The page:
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Nov 10, 2012

It's obvious that this man and I share the same destiny. Therefore I must join forces with him! Besides, I'll save on gas money if I take him with me.

The Favourite - dir. Yorgos Lanthimos / prod. Film4 Productions / dist. Fox Searchlight Pictures

Yorgos Lanthimos has made his style known since 2001 as a comedic director whose films are always rich with absurdity and darkness. His feature films have run the gambit of quirky dark comedy to intense dramas, but they usually center around a focused group of characters in the present or near future. Therefore his most recent film being a period-drama is a slight departure, but is no less perfectly matched to his style of directing and shows how well he works in any kind of setting.

The film centers around 3 women in 18th century England: Queen Anne (Olivia Colman), Sarah Churchill, Duchess of Marlborough (Rachel Weisz), and Abigail Hill (Emma Stone), all of whom give a compelling show-stealing performance. Their relationship is a complicated one. Being in frail health, Queen Anne has an especially intimate friendship with Sara Churchill, who is not only her secret lover, but also uses the Queen to influence her decisions fueled by her own political pursuits. To the "comfort"' of these two comes the young Abigail Hill seeking employment. She uses the fact that she is the younger cousin of Sarah to her advantage and is immediately brought into the castle as a servant. Queen Anne pretty soon takes a liking to her, and starts showing preference her instead of Sarah. This of course aggravates Sarah, and the events of the film unfold between these three as Queen Anne tries to maintain what little sanity she has left while Sarah and Abigail have a battle of wits against each other to determine who is The Favourite of Queen Anne. (See what he did there?)

While these women absolutely control the show, this is not to say that the rest of the performances are any less perfect: Nichoulas Holt plays Robert Harley, 1st Earl of Oxford, who is quite reasonably upset at Sarah for trying to influence the queen against his own political decisions. Joe Alwyn plays Samuel Masham, 1st Baron Masham, who is used as a means of persuading Abigail to be more in line with Harley's political ideals than Sarah's, but ultimately is used in a more advantageous way to Anne's ideas than Harley's. The more minor cast Mark Gatiss plays John Churchill, 1st Duke of Marlborough, who acts as a more compelling offscreen performance being Sarah's husband who acts as a lieson between what's happening at court and what's happening at the battle between England and France.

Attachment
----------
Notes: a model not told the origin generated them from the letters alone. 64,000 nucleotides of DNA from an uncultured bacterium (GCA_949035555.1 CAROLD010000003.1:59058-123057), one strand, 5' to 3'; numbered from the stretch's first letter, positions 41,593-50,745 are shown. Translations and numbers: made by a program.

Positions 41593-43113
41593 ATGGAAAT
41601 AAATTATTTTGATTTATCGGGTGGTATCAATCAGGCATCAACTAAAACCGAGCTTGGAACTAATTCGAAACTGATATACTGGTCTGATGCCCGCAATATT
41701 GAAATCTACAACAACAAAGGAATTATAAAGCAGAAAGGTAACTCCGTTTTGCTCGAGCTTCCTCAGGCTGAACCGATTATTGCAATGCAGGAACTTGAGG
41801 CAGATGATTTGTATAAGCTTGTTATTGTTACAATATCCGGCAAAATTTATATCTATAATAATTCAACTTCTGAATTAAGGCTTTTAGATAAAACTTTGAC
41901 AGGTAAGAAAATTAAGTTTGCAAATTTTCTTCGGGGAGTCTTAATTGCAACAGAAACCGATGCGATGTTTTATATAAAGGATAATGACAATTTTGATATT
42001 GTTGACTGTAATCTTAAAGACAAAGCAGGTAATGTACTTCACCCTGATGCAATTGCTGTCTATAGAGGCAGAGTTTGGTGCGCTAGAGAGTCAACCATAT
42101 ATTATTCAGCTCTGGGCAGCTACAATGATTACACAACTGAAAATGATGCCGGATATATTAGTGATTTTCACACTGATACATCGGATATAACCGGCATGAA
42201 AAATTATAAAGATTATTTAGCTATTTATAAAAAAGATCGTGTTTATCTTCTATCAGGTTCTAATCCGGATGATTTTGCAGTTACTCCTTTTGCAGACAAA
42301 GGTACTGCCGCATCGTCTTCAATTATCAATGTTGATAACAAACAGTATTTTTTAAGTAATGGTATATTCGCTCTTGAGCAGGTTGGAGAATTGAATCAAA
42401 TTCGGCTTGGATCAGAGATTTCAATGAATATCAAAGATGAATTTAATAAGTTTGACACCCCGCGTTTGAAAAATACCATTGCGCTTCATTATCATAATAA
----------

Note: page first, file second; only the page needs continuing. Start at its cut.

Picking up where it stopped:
One of the most striking things about Lanthimos's films is how effectively he uses the characters performances to make the audience feel the tension between the characters. Through seemingly simple dialogue exchanges, you can tell just how sinister the plotting is against these characters. His use of music is very appropriate for the time, using pieces by Handel, Purcell, Bach, and Vivaldi among others; but in Lanthimos's trademark style, he also uses more contemporary styles of musique concrète, with works from Messiaen, Ferrari, and Meredith. This again adds to the tension by comparing more classical sounds with more dissonant music, perfectly matching the mood in every single scene. The settings are also quite well done. With Fiona Crumbie working on production design and Sandy Powell working on costume design, the early 18th century period is perfectly realized, and their work shows great compatibility with a director like Lanthimos. There are a few moments where there is dancing that is happening, and the characters do some dancing that is obviously quite anachronistic, which only serves to highlight the comedy and absurdity that suits the film so well. There are so many little details that create a world so perfectly synchronized with itself at all times that is truly absorbing from every angle.